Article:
In an industry focused on creating a more streamlined transaction, the power of the agent needs to be realized after the transaction, too, leaders say.
The real estate industry is currently undergoing massive change, which Thad Wong, the CEO and founder of that Chicago-based brokerage @properties, and Brian Boero, the CEO of 1000Watt, believe will someday result in fewer real estate agents.
But those remaining agents will be ones that give people service beyond just guiding them through a transaction.
“I think we’re headed to a bigger, more vibrant housing market,” Boero said. “If we make it easier to buy and sell houses, people will do it more often.”
At the same time, there will be losers as that change unfolds, Boero said.
Wong echoed Boero’s sentiments, saying he agrees that in the future there will be fewer brokers and agents. But those remaining agents need to provide value beyond the transaction.
“The minute the transaction becomes easier, or more valuable, or hassle-free, that relationship is only going to be valuable if the agent starts to bring more value to the table,” Wong said. “So yes it’s a friendship, yes there’s trust, it might even be love but, at the end of the day, if that person is not improving the value of the home, assisting in improving the sales price of the home, helping them reduce their cost, ushering them through the staging process, if they’re not doing something more, they’re going to get lost.”
@properties trains agents to help consumers after they’ve bought or sold a house. The company offers a built-in property tax appeal tool to help consumers lower their property taxes. The company also teaches agents to be experts on lowering home insurance costs.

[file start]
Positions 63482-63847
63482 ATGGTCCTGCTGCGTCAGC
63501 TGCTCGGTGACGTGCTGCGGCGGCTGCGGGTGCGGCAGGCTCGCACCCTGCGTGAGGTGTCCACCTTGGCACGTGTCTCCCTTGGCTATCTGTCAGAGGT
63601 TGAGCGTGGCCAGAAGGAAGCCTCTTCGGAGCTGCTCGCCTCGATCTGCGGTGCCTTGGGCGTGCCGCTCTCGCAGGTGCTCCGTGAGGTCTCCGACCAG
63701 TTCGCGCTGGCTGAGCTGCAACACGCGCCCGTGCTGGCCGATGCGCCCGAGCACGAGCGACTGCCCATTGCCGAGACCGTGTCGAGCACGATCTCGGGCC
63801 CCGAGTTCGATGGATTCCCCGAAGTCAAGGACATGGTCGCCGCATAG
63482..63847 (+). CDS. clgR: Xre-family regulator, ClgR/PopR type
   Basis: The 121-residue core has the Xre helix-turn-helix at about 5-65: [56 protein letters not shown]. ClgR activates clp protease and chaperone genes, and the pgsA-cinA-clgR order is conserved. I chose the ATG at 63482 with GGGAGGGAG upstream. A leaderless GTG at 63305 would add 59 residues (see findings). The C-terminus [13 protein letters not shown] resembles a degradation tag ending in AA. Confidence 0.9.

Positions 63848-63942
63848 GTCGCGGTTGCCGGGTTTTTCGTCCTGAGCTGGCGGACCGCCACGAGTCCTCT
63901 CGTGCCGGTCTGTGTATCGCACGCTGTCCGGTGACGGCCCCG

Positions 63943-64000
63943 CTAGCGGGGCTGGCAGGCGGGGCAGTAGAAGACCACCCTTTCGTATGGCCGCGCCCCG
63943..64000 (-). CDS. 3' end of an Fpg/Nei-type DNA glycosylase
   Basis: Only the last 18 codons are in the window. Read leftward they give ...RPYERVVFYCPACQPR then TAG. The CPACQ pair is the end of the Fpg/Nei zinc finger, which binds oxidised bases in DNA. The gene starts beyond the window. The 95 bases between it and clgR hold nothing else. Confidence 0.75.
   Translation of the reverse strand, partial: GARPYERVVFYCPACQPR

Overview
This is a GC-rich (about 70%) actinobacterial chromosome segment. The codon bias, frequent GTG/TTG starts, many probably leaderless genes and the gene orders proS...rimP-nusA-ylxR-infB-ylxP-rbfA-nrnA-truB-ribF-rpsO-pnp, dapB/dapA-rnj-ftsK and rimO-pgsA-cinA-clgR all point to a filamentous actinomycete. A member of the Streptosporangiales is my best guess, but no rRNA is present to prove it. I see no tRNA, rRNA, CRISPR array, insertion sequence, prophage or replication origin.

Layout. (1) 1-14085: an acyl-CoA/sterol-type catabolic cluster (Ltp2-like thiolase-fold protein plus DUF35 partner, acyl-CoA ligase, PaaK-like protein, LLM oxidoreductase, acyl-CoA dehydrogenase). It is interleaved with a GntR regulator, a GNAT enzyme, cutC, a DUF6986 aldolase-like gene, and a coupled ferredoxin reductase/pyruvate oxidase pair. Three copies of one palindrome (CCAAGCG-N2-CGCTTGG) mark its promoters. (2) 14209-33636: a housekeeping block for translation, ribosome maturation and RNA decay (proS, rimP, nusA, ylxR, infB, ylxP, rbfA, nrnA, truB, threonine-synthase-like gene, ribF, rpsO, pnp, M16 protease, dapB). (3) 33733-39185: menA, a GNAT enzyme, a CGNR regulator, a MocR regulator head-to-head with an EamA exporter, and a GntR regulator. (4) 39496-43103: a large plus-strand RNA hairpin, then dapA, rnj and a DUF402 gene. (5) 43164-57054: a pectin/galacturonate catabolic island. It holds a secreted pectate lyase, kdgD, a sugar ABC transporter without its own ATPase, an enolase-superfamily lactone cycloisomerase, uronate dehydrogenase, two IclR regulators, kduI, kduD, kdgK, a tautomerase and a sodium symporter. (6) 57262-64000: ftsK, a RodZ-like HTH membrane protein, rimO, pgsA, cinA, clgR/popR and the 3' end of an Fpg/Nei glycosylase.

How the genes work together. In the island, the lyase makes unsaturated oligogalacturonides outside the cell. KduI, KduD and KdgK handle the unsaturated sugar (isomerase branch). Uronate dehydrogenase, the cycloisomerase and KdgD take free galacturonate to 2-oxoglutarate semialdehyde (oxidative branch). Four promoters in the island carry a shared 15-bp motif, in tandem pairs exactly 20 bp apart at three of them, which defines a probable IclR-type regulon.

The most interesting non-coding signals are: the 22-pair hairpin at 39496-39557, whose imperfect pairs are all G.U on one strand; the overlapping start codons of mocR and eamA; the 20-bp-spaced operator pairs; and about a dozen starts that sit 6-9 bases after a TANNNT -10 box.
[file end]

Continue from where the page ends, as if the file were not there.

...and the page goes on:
“We’re doing things that are really valuable,” Wong said. “Our first focus is on lowering homeowners’ costs of homeownership.”
“Whoever figures out loyalty in the real estate business wins,” Boero added. “Agents and brokers get a client, they get through the contract and then they sort of cast them aside and maybe they come back, or maybe they don’t, maybe they send a few postcards in between.”
Natalia Karayaneva, CEO and founder of Propy, believes agents actually need to do more before the transaction to attract business. Some lenders, for example, offer consumers the opportunity to buy a house without a downpayment.
“If an agent knows about these new business models, they can offer more opportunities to the customers,” Karayaneva said.
Merritt Hummer, a senior principal at Bain Capital, believes relationships will continue to be integral to real estate transactions in the future, but at the same time, agents should learn to use software to empower themselves.
“We’re seeing a proliferation of startups in the ecosystem that are really designed to help agents rather than compete with them or undermine them, help them in ways to use their data better, cultivate leads, qualify leads, keep in touch with prospects and other functions,” Hummer said. “We really believe the long-run strategy that will win is one where agents work with software to outsource or automate tasks that they can’t do as individuals at scale effectively, [so they can] use their time to really maximize the human touch points they have with their customers.”